The British army moved in on Northern Ireland's main internment camp in Belfast on Thursday (20 January) and found advanced preparations by inmates for burrowing their way to a mass breakout.
AV Long Kesh
GV Troops enter camp (3 shots)
GV Troops check through camp (2 shots)
SV Soldier with guard dog
SV Soldier with wooden replica of tommy-gun and diagrams of guns & machine guns (3 shots)
SV Soldier handles tools
CU Soap fashioned into mock-gelignite sticks
SV Soldier holds up machete
CU ZOOM OUT Distillery
GV Soldiers in camp (3 shots)
Initials BB/0048 TA/DW/BB/0126
TELERECORDING original colour on 1159/72
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Background: The British army moved in on Northern Ireland's main internment camp in Belfast on Thursday (20 January) and found advanced preparations by inmates for burrowing their way to a mass breakout.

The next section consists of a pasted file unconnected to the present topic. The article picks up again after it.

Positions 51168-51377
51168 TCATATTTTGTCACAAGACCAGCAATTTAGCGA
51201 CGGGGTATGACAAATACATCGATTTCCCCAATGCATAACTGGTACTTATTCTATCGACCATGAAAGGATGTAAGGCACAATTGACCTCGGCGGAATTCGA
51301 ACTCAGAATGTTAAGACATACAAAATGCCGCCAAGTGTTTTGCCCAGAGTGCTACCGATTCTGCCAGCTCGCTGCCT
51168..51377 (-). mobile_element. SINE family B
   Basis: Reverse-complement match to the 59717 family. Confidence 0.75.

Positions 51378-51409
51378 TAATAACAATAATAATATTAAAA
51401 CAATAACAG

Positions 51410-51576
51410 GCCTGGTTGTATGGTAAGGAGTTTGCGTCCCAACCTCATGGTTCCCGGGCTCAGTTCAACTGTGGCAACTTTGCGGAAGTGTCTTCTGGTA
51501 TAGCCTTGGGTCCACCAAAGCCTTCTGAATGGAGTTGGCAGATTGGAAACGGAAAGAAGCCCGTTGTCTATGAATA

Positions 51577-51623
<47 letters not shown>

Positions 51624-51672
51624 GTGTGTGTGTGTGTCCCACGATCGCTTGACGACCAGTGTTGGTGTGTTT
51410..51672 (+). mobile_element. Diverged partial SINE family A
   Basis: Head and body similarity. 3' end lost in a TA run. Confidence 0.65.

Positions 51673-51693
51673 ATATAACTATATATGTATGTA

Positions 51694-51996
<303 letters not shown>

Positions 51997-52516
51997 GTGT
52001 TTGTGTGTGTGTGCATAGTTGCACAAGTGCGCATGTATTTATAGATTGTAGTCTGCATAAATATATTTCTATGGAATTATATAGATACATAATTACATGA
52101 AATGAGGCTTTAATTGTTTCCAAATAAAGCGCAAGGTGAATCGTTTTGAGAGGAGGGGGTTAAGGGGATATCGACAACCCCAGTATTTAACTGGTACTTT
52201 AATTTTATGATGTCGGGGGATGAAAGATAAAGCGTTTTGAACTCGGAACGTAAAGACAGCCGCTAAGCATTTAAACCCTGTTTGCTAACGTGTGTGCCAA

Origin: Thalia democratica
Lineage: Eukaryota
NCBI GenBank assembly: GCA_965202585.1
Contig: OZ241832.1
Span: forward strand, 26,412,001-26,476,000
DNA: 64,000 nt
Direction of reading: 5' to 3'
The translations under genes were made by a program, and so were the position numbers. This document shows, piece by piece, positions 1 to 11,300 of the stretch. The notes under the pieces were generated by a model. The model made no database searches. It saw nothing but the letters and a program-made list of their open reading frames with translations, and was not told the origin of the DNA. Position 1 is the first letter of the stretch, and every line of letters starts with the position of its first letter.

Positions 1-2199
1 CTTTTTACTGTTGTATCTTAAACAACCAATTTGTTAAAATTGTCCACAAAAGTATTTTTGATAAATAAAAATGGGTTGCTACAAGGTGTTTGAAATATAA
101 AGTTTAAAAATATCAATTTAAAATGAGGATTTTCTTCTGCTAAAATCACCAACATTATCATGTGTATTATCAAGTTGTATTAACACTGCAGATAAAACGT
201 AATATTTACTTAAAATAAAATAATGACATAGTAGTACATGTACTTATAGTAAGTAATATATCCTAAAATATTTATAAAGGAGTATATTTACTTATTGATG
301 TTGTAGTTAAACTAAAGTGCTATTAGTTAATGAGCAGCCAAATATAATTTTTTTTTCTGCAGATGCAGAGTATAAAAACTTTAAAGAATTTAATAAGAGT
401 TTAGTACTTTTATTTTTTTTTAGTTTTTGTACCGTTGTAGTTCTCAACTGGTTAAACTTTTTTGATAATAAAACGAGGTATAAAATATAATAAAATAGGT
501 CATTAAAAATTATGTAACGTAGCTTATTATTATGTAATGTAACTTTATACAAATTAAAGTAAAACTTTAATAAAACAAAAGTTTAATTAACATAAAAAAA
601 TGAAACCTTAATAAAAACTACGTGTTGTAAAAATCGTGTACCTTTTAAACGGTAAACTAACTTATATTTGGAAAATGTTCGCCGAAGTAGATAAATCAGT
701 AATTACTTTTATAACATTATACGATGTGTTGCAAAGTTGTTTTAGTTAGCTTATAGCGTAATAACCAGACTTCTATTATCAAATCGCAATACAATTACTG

Long Kesh holds most of the 600 or more prisoners now being held in Northern Ireland on suspicion of terrorist activities.
About a thousand troops took part in the search, moving in at dawn and sealing off all roads to the camp. Imitation machine guns, wire cutters, knives and various tools were discovered. the Commanding Officer, Brigadier Oliver Pratt, said the implements were undoubtedly aimed at staging a mass breakout.
Nobody has escaped from Long Kesh since internment without trial was introduced into Northern Ireland on August the 9th last year. But there have been several escapes of internees from Belfast's Crumlin Road Jail and from the prison ship "Maidstone" in Belfast harbour.